Cape Wind is owned by Energy Management.
DOE grants support offshore wind research
Charlton Clark, program manager for grid integration and resource management for the Wind and Water Power Technologies Office at DOE, said that the department has provided grants for research to about four projects “that are looking at different aspects of offshore transmission, [including] looking at what the economics are for building a backbone-type system versus just single radial connections going from each wind farm, landing to shore, and trying to get a better understanding of some of the technical impacts at a variety of different utilities and how integrating offshore wind, both from the Great Lakes and from the oceans, would impact those utilities’ operations.”
Those projects are being led by ABB, Duke Energy (NYSE:DUK), the University of Delaware and Cape Western Reserve University, he told TransmissionHub.
“We’re supportive of seeing commercial entities and utilities going out and trying to develop some offshore grid capability because it will be critical to any kind of offshore wind development in the future,” he said.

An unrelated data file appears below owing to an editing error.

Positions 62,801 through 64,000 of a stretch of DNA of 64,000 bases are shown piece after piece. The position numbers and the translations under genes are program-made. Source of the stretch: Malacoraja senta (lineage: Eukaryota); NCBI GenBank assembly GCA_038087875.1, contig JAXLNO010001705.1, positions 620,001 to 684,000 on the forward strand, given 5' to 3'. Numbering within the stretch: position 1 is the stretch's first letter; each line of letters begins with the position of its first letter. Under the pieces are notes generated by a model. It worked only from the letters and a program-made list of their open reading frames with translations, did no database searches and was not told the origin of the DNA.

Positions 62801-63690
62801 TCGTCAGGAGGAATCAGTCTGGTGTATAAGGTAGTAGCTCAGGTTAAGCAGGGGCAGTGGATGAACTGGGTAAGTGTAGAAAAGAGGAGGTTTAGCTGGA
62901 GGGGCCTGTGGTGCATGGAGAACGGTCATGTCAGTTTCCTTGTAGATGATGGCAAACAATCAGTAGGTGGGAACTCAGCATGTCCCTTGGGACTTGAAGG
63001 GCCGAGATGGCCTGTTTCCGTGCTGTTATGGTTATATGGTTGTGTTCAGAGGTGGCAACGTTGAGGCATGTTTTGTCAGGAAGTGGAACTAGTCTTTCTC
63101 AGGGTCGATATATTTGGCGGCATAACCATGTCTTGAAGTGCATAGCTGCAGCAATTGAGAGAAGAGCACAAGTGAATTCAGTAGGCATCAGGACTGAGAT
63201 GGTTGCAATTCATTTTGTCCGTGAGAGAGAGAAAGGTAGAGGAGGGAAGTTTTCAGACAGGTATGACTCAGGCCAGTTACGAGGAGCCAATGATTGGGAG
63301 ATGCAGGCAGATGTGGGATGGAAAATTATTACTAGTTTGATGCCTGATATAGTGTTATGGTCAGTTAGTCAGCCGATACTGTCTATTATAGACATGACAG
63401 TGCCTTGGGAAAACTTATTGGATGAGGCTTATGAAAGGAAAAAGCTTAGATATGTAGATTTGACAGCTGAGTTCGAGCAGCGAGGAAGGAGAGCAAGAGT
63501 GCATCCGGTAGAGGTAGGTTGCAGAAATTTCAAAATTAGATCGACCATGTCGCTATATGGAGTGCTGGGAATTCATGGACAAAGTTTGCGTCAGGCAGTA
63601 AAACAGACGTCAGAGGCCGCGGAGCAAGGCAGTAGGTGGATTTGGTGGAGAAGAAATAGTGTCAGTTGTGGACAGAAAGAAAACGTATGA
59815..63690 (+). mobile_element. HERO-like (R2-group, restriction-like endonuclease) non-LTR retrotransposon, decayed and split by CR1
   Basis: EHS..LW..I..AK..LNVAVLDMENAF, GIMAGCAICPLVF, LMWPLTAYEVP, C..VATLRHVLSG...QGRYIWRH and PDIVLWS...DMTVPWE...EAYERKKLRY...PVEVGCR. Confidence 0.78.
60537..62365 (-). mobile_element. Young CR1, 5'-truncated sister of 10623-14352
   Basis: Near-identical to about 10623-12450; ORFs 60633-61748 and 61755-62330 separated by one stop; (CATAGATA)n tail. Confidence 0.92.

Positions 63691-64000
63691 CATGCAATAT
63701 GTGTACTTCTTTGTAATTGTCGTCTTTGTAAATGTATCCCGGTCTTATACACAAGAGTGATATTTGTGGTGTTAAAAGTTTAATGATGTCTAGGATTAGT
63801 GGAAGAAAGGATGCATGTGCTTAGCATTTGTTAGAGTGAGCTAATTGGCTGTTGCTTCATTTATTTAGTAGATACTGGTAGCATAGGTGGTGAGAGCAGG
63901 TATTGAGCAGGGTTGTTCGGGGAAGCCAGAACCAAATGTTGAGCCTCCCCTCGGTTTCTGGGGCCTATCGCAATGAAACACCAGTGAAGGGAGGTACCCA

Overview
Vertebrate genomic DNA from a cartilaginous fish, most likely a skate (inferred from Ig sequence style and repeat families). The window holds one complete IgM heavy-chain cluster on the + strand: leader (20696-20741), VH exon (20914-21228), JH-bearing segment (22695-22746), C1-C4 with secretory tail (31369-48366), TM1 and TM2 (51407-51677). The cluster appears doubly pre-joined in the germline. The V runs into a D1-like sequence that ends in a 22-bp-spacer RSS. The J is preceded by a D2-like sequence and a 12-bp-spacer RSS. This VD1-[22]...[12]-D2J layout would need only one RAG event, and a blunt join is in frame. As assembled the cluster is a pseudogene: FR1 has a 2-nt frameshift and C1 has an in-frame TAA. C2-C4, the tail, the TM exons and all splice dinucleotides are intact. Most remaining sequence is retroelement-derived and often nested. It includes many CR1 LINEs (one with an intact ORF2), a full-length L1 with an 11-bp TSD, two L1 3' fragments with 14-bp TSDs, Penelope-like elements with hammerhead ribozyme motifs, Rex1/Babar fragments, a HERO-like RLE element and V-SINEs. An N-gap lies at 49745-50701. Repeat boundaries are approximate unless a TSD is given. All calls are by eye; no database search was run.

According to DOE, ABB received a $900,000 DOE grant and is assessing the likely impact of offshore wind development on the various regions of the U.S. from the electric utility perspective. This work includes developing energy production profiles, performing an initial integration analysis, and evaluating the applicability of traditional integration study methods and potential energy collection and delivery technologies.
Case Western Reserve University received a $540,000 DOE grant and is evaluating potential impacts of offshore wind on the electric grid in the Great Lakes region and determining requirements for interconnection, control systems, and the application of additional support for different transmission systems.
Duke Energy Business Services, meanwhile, received a $534,910 DOE grant and is examining the potential effects of offshore wind development on the Duke Energy Carolinas system by determining costs of upgrading the transmission system to support large-scale offshore projects, and assessing strategies for system integration and management.